Thursday, August 09, 2007

A Surprise on a Watershed Walk

We've been studying water -- water cycle, watersheds, aquifers, springs, water pollution. Despite the incredible heat, I ventured out with my first class yesterday morning for a ten-minute look at our little watershed in preparation for determining the school's "Watershed Address". Our lesson was interupted and pretty much preempted by Agkistrodon contortrix. A student noticed him draped across a manhole cover at the edge of the back drive - only a few yards from the back door of the fifth grade hall. We backed into a safe semi-circle on the drive. We watched the snake - frozen (a defense mechanism) except for the frequently flitting tongue. I sent two students back to the room for the camera. And I used this unexpected teachable moment to present an impromptu lesson on safe conduct in the woods, respect for nature, food chains, camouflage, defense mechanisms, pit vipers, "venomous" vs "poisonous", etc. . The children exhibited an unusual degree of attention. Ahh, the benefits of using the environment as a context for learning!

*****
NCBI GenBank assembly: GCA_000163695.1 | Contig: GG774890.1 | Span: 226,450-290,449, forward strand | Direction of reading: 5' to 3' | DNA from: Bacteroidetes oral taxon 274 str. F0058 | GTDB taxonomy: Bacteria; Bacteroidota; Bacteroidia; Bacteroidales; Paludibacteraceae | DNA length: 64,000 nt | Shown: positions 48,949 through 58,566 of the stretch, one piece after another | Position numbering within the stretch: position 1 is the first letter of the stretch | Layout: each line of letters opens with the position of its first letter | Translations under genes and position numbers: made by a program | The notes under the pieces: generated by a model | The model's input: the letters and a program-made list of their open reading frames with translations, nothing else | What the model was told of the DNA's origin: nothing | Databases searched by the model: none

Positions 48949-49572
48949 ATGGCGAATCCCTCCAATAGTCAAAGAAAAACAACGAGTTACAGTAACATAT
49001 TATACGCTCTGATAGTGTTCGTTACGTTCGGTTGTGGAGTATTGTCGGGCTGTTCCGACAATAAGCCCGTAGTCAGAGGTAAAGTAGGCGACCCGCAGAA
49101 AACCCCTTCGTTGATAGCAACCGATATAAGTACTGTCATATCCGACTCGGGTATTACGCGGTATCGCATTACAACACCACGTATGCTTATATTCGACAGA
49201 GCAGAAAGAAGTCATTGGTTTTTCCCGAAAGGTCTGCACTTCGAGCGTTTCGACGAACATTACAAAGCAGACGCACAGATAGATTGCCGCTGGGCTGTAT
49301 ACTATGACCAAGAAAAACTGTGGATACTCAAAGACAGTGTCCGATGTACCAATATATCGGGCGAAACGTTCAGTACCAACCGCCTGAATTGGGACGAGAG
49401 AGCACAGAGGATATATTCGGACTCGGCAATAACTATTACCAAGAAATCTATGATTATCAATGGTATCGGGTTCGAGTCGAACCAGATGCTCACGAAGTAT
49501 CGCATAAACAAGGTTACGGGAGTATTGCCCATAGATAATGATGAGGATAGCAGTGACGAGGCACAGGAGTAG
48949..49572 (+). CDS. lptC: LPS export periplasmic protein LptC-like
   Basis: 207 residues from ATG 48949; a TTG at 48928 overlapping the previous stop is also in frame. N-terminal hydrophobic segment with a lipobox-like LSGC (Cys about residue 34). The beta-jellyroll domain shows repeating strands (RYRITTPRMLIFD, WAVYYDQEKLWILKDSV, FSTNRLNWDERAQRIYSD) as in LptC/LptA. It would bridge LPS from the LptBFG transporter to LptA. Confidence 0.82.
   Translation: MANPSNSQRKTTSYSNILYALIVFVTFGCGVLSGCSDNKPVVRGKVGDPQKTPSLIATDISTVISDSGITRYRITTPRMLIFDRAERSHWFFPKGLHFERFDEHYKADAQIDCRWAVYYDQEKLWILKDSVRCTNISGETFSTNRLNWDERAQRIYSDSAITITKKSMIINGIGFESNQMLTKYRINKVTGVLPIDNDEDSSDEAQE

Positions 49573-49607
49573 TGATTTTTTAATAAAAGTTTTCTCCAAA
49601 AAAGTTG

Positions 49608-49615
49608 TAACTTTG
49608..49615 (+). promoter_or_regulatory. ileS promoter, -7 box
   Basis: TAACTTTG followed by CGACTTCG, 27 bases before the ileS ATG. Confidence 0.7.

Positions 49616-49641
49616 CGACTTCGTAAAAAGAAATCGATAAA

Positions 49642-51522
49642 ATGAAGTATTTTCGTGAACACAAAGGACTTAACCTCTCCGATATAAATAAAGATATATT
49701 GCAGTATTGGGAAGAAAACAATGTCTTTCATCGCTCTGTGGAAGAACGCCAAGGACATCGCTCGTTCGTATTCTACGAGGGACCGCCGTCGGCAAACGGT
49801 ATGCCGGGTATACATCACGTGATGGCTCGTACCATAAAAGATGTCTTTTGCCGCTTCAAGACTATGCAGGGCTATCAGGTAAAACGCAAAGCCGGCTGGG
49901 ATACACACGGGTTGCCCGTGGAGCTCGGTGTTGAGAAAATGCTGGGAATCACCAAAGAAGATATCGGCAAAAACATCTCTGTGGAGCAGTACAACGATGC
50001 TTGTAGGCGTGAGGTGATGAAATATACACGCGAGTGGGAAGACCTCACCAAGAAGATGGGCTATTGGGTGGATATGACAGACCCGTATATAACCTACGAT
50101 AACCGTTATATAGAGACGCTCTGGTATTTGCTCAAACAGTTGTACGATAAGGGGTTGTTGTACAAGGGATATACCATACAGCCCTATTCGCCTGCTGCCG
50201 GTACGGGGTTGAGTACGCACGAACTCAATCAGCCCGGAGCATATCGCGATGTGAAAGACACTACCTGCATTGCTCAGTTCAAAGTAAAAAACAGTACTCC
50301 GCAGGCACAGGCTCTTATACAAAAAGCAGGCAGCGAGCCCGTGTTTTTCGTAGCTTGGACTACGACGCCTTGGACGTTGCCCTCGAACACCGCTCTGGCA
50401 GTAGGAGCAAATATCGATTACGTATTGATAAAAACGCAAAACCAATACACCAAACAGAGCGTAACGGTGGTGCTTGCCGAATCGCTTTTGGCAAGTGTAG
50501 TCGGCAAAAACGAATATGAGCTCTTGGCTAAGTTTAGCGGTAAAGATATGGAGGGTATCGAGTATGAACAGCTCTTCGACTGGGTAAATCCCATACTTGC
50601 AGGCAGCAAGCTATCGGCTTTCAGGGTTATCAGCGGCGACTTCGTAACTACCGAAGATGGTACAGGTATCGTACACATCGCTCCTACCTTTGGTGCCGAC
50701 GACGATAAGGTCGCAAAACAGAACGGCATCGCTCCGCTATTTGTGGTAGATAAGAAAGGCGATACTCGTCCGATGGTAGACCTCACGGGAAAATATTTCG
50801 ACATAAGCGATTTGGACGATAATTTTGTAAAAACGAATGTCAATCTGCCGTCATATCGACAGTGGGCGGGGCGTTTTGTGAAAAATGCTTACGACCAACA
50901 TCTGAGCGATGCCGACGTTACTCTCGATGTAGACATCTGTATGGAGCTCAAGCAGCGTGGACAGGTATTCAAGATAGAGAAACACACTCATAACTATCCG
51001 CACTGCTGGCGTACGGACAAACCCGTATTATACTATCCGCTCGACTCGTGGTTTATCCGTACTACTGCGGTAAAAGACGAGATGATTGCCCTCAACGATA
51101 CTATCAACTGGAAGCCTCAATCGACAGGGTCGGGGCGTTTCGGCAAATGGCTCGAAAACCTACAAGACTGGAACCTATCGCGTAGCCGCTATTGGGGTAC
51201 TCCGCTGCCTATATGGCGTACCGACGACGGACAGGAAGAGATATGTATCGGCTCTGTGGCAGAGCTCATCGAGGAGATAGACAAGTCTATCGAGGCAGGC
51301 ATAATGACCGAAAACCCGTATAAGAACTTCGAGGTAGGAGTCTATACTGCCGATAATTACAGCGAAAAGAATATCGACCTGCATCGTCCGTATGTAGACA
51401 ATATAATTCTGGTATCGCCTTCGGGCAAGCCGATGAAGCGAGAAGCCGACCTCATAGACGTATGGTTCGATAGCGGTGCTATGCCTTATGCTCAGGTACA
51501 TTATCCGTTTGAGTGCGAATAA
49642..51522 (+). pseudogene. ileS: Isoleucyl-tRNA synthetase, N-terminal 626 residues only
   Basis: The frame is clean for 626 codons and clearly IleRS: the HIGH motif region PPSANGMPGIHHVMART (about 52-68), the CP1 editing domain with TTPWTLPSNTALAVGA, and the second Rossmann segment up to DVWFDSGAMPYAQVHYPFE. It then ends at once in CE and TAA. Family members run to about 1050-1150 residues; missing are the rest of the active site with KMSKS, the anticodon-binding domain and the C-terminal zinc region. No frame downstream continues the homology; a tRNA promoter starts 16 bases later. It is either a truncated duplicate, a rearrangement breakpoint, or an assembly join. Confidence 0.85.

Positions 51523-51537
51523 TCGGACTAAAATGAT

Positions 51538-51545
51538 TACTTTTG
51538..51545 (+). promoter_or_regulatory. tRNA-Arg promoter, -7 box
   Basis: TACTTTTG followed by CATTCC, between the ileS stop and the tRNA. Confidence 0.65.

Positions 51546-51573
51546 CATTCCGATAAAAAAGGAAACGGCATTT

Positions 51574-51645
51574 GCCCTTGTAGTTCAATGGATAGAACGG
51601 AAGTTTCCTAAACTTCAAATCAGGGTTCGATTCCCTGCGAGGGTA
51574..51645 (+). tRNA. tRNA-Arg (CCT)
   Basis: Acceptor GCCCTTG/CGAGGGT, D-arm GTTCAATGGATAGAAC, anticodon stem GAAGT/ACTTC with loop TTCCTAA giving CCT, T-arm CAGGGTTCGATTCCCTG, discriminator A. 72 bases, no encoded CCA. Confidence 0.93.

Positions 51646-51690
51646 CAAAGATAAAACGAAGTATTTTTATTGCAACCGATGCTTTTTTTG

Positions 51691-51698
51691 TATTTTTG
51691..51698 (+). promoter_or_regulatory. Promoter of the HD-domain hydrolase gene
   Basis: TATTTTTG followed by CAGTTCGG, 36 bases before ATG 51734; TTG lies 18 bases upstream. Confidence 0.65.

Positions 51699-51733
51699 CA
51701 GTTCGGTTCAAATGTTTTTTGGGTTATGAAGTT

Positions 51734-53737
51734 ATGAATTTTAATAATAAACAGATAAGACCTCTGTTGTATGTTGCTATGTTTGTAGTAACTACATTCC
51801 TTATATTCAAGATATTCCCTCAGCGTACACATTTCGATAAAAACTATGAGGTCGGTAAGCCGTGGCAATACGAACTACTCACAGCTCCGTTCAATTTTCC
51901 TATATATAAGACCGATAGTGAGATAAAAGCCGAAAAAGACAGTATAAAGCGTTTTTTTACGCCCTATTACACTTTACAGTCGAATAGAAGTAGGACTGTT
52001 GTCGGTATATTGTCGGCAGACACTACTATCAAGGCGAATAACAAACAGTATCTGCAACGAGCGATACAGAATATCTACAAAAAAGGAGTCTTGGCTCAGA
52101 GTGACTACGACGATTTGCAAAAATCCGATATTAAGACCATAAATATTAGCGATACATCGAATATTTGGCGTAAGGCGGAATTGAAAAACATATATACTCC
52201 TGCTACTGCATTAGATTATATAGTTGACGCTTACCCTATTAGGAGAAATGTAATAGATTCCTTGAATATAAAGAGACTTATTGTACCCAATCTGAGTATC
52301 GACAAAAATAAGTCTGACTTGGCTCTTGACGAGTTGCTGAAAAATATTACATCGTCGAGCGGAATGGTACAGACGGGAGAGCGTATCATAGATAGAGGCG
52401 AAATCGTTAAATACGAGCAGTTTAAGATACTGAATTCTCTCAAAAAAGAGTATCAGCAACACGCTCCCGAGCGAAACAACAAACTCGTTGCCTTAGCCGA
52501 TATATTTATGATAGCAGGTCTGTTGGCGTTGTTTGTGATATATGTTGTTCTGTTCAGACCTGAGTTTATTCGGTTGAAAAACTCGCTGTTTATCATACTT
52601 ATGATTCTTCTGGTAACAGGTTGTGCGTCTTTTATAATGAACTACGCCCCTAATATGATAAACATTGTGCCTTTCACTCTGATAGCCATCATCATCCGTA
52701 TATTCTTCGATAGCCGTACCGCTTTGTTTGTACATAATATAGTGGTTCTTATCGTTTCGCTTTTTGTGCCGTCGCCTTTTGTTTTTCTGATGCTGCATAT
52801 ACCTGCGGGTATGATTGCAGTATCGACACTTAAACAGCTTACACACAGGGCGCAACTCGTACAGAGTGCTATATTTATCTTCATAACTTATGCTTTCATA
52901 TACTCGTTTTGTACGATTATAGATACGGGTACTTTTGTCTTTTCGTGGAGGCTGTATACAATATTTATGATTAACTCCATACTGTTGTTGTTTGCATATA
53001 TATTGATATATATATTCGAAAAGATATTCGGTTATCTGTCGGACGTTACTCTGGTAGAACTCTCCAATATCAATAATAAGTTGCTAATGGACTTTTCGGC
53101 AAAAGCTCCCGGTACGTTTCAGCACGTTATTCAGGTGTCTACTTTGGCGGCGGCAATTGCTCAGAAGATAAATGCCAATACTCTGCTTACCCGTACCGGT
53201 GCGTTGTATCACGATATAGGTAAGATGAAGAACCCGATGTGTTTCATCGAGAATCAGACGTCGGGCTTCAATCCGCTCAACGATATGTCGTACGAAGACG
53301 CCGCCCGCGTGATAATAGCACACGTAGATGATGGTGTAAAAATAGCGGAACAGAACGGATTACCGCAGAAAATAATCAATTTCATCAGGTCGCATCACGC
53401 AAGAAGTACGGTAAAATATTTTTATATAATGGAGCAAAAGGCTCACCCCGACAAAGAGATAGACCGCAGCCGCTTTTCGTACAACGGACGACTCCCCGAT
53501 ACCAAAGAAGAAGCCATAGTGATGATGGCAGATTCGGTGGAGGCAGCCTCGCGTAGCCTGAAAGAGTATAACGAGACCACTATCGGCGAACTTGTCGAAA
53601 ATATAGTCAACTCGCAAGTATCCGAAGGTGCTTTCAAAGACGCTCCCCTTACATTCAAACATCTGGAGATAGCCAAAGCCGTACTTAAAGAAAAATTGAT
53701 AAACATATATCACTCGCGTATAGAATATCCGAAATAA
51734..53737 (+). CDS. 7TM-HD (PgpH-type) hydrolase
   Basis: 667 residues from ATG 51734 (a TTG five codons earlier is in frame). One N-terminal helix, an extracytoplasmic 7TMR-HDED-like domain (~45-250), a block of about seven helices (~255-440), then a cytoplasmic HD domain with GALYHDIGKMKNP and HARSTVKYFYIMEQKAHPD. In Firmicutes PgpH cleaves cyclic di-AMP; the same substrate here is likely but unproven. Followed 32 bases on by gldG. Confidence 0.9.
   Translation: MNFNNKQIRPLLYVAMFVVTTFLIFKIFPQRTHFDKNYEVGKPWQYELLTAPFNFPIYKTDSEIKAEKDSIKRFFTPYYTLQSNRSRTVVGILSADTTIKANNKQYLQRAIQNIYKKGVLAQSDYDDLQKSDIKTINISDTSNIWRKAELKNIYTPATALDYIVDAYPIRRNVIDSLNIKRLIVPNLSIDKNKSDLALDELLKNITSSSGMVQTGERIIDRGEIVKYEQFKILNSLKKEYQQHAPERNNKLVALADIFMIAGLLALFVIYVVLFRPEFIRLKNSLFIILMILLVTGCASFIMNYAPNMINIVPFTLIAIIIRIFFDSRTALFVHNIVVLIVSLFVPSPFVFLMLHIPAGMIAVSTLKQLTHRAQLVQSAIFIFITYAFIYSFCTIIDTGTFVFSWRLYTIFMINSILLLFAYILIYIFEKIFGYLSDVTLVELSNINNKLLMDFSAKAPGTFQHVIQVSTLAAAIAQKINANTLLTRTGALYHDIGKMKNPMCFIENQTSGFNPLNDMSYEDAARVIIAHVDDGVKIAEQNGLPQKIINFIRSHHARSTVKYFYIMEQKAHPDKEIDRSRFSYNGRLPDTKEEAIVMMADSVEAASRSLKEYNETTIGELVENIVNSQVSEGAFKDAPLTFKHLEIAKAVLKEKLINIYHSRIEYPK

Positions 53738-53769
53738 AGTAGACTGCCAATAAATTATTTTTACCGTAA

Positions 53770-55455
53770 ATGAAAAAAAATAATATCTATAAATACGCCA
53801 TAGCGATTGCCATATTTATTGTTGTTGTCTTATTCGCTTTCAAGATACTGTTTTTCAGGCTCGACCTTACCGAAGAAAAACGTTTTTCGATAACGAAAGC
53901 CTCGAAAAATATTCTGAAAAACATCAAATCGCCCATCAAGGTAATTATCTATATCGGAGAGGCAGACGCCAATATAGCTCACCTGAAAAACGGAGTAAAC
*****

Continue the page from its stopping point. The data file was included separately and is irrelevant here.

In nine years of roaming our wild campus this is the first venomous snake I have encountered. Copperheads are pretty common in these parts, so I was not surprised to see him. Still, an exciting morning.

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